An individual may be recognized as having an unusual profile of intellectual and academic abilities. Challenges may exist adapting to novel situations, time perception and comprehension. There are relative assets in auditory perception, word recognition, rote verbal learning and spelling.
As a child with AS matures into adolescence, the social and academic worlds become more complex, and there is an expectation that the child should become more independent and self-reliant. In the early school years, social play tends to be more action than conversation, with friendships being transitory and social games relatively simple with clear rules. In adolescence, friendships are based on more complex interpersonal rather than practical needs—someone to confide in rather than someone with whom to play ball.
During adolescence, a teenager with AS is likely to have increasingly conspicuous difficulties with planning and organizational skills, and completing assignments on time. This can lead to a decline in school grades. Though the teenager’s intellectual abilities have not deteriorated, the methods of assessment used by teachers have changed. Knowledge of history is no longer remembering dates and facts, but organizing a coherent essay. The study of English requires abilities with characterization and to “read between the lines.” A group of students may be expected to submit a science project, which may prove difficult for the teenager with AS who is not easily assimilated into a working group of students.
The signs of AS are more conspicuous at times of stress and change, and during the teenage years there are major changes in expectations and circumstances. The child may have coped well during his or her pre-adolescent years, but changes in the nature of friendship, body shape, school routines and support may become challenges for teens with AS.
We know that the child with AS has difficulty socializing with his or her peers. If that child also has superior intellectual ability, difficulties in social integration may be compounded. Those children with exceptionally high IQs may compensate by becoming arrogant and egocentric, and have considerable difficulty acknowledging that they have made a mistake or compromising with others. Such children can be hypersensitive to any suggestion of criticism, yet overly critical of others, including teachers, parents or authority figures.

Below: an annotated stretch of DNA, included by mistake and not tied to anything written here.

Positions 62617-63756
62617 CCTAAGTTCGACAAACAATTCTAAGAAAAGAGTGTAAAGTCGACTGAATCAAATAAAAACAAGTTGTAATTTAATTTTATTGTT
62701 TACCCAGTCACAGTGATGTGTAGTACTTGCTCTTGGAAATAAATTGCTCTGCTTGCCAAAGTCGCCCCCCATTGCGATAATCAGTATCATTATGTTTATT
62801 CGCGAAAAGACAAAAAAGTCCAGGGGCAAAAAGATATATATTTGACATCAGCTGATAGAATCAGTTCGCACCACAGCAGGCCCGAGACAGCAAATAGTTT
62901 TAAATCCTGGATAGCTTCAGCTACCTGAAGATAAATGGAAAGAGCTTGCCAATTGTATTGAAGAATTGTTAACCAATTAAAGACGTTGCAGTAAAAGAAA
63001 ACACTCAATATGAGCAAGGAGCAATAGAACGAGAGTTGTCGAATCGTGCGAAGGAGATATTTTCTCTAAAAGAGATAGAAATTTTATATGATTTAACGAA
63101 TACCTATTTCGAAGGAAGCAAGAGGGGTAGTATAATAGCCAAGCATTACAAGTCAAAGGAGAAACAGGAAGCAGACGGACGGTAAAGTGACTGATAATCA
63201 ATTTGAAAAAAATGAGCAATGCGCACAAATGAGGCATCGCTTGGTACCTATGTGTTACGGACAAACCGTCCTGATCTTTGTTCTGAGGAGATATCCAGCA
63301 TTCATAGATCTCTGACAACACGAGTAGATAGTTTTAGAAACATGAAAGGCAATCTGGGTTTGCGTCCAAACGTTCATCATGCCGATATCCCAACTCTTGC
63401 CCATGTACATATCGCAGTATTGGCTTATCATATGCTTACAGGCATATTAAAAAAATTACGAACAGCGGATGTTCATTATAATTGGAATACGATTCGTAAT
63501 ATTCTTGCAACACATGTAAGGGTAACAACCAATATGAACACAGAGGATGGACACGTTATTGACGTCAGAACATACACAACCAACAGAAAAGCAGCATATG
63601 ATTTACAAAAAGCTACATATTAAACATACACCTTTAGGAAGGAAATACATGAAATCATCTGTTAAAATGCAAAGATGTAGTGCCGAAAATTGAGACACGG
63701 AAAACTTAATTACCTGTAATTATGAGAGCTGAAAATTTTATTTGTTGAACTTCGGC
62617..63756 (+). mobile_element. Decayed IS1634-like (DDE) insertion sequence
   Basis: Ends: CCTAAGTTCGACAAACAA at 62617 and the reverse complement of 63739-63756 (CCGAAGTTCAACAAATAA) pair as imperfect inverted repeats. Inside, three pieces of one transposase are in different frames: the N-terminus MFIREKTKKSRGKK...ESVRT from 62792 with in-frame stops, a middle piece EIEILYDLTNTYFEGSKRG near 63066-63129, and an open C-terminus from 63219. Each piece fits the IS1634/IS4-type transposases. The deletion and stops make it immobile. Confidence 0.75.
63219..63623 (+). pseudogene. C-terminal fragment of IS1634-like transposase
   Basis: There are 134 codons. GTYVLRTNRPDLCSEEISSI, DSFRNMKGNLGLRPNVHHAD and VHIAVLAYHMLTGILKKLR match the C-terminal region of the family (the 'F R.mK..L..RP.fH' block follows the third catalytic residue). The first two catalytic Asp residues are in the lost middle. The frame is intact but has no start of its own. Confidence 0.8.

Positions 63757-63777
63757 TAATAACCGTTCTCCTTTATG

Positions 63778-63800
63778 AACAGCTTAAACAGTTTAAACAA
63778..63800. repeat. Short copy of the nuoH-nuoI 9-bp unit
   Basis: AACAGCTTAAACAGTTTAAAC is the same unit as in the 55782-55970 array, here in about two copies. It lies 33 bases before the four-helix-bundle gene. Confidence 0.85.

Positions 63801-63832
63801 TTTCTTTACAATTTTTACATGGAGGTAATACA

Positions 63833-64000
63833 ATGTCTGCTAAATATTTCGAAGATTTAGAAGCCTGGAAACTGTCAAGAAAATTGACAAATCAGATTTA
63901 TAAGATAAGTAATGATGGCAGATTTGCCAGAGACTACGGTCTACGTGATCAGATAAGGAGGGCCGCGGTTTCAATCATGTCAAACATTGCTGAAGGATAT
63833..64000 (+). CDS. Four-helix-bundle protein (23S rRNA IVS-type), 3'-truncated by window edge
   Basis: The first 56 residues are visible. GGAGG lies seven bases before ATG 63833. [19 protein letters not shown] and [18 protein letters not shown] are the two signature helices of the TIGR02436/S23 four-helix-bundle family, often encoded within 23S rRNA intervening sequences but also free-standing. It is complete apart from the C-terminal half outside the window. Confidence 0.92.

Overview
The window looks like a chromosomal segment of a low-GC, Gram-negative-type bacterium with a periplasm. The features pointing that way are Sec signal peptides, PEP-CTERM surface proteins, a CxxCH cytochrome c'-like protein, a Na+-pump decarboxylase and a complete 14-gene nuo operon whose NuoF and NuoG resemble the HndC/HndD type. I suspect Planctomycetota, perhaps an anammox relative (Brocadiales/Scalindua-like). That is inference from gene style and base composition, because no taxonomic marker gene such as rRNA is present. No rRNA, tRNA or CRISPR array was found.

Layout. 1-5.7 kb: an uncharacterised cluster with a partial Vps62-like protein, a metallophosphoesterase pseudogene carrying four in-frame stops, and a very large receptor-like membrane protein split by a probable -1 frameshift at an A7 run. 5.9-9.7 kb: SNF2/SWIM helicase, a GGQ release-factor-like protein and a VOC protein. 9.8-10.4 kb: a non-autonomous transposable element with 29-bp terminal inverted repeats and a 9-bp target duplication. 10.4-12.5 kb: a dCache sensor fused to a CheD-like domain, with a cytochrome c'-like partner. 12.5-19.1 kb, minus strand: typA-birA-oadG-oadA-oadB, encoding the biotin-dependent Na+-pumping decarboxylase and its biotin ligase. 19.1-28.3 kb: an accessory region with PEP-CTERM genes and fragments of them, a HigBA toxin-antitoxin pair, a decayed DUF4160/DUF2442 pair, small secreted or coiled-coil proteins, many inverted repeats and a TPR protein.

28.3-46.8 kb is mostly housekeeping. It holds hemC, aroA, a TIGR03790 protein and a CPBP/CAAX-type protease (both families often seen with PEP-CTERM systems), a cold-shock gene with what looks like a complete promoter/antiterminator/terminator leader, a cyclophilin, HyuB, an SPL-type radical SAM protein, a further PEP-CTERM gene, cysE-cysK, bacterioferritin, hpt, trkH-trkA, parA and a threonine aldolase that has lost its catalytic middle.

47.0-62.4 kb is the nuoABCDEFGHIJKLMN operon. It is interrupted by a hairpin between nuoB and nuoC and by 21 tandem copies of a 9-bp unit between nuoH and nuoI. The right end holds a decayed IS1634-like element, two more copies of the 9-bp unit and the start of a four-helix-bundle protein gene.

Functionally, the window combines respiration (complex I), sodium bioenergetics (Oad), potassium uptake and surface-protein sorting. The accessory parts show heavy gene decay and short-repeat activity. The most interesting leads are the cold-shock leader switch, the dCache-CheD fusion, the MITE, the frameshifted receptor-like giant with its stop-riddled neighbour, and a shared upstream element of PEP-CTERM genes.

It is essential that the individual with AS have an understanding of the many and complex challenges and assets that comprise this exceptionality. While it is necessary that they learn new skills and coping mechanisms, it is essential that individuals with AS understand that they are inherently good and valued, as is communicated by the following self-affirmation pledge of those with AS written by Liane Holliday Willey (Willey 2001, p.164).
I am not defective. I am different.
I will not sacrifice my self-worth for peer acceptance.
I am a good and interesting person.
I will take pride in myself.
I am capable of getting along with society.
I will ask for help when I need it.
I am a person who is worthy of others’ respect and acceptance.
I will find a career interest that is well suited to my abilities and interests.
I will be patient with those who need time to understand me.
I am never going to give up on myself.
I will accept myself for who I am.
I consider the last pledge, “I will accept myself for who I am,” as a major goal for individuals with AS.
Attwood, T. (1998). Asperger’s Syndrome: A Guide for Parents and Professionals. London: Jessica Kingsley.
Attwood, T. (2003). Frameworks for behavioural interventions. Child and Adolescent Psychiatric Clinics, 12, 65-86.
Willey, L.H. (2001). Asperger Syndrome in the Family: Redefining Normal. London: Jessica Kingsley.
Reprinted with the permission of the Autism Society.